Matematyka niepewności. Jak przypadki wpływają na nasz los.
Książka Leonarda Mlodinowa poświęcona jest rachunkowi prawdopodobieństwa. Możn ...more
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In this new book, physicist Leonard Mlodinow attempts to show why underestimating randomness is really not a good idea. He lays a foundatio ...more
I love the story about the "Ask Marilyn" column in Parade Magazine. Marilyn vos Savant holds the record for the world's highest IQ. She discussed the famous "Monty Hall" problem, and got aggra ...more
Mūsu dzīve ir pilna ar nejaušiem gadījumiem, varbūtībām un mazvarbūtīgām notikumu sērijām. Tai pat laikā cilvēka prāts absolūti nav piemērots tam, lai galvā analizētu varbūtības teorijas dažādus aspektus. Tā nav nekāda saskaitīšana, kas mums padodas intuitīvi. ...more
I watched the movie "21" in which a team of college students under the tutelage of a greedy professor make tons of money in Las Vegas by counting cards while playing Black Jack. In one scene of the movie, probabilities are discussed and the professor brings up the scenario of the 3 doors on "Let's Make a Deal" and asks the class if it's better to stick with your first choice of doors AFTER the host reveals one of the doors behind which ...more
The book is a bit chatty, and needs to focus a bit more on errors people make with statistics in their personal lives ... but Mlodinow hit on an essential concept.
I liked this lesson: that successful people are lucky, but that lucky people are persistent, flexible, and brave.
Briefly, but entertaining all the while, the author discusses famous incidents which illuminate the psychology behind mistaken beliefs of 'winning', discussing, ...more
This book made me admire what modern statistics—a topic I couldn't care less—is capable of doing and convinced me, like Taleb's The Black Swan and Burton Malkiel's Random Walk Down Wall Street how randomness really rules our lives and it's important to recognize chance events and not mistakenly assign them some causality that's not there. The history of probability theory and statistics Mlodinow tells in this book is nothing short of fascinating, and I was floored by the answers to some ...more
If we were all unfeeling iRobots (floor cleaners) who respond to the random encounters in our lives by simply changing direction then the premise of this book is justified, for we would all follow our individual drunkard's walks to whatever probabilistic future awaits us. (view spoiler)[However taking this a step further, Leonard Mlodinow suggests that much of how our lives transpire is happenstance, defined by a supreme law of probability that governs what we experience and perceive as humans....more
Manches wird ein bisschen aufdringlich wiederholt (ok, Lektoren und Weinexperten sind auch nur Menschen), und manches ist ...more
Mlodinow explains that there are basically two definitions of random, and they don't always go together (pp. 84-85). The first is by Charles Sanders Peirce and basically states that a process or method is tr ...more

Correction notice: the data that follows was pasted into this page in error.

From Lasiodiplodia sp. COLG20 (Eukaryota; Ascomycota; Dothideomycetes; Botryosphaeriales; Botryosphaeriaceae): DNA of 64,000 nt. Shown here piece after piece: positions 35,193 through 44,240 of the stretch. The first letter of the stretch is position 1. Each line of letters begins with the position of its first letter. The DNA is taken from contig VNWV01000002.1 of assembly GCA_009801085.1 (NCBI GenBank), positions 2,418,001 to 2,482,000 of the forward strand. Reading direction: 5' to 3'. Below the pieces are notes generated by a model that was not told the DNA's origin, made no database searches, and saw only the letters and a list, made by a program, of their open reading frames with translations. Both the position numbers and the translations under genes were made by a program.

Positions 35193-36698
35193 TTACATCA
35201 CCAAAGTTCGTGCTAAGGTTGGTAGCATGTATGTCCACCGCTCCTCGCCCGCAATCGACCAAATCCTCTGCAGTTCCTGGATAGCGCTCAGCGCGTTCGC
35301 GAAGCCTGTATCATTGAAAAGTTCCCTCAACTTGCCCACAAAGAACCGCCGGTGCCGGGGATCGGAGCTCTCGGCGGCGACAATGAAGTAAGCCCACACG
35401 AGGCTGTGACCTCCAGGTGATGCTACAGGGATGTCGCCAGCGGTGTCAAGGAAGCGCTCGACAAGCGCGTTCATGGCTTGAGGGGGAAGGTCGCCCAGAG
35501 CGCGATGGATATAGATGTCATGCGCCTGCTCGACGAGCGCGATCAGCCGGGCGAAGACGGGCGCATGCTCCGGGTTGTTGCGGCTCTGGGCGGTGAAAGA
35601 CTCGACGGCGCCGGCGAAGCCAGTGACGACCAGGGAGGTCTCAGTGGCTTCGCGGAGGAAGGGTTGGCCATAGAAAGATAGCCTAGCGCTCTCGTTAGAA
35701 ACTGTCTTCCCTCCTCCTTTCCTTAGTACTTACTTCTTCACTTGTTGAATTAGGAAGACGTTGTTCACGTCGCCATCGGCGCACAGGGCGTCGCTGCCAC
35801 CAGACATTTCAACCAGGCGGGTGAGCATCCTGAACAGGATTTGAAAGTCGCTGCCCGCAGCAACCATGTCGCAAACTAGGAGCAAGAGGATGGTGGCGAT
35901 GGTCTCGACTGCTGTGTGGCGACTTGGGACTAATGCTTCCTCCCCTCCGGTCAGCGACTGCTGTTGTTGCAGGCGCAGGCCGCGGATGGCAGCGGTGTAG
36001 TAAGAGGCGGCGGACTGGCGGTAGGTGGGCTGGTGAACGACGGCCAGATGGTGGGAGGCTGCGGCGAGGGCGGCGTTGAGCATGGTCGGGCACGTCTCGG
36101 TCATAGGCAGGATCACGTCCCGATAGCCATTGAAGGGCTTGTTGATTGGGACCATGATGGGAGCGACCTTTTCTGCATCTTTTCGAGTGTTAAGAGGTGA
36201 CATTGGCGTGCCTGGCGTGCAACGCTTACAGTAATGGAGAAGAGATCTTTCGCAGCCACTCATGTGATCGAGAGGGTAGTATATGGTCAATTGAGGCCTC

The Drunkard's walk, despite Mr. Mlodinow's attempts at following Mr. Gladwell's formula, does not succeed in copying Mr. Gladwell's easy to read voice as well. First of all, although the subtitle SAYS "how randomness rules our lives," I actually found the book to be ...more
I'm rereading it, but now I have a pavlovian sleep reaction to the text. I may never be able to grasp random now.
I thought it was interesting that he was able to explain things so clearly without using any formulas. Maybe I should recommend it to my students.
Mlodinow writes anecdotally, using salient examples from the news and his own life to illustrate how, in every conceivable domain, even intelligent people can't ...more
Agh, I love this book. The first time I read it, I hadn't yet encountered The Tipping Point: How Little Things Can Make a Big Difference or Freakonomics: A Rogue Economist Explores the Hidden Side of Everything. On a second read, I discovered just how snarky Mlodinow is about them and their tendency to infer patterns where they may or may not exist. I still think he goes too far, though. Just because randomness is everywhere doesn't mean that there isn't an underlying signal; ra ...more
Mlodinow was born in Chicago, Illinois, in 1959, of parents who were both Holocaust survivors. His father, who spent more than a year in the Buchenwald death camp, had been a leader in the Jewish resistance under Nazi rule in his hometown of Częstochowa, Poland. As a child, Mlodinow was interested in both mathematics and chemistry, and while in high schoo ...more
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We also use our imagination and take shortcuts to fill gaps in patterns of nonvisual data. As with visual input, we draw conclusions and make judgments based on uncertain and incomplete information, and we conclude, when we are done analyzing the patterns, that out “picture” is clear and accurate. But is it?”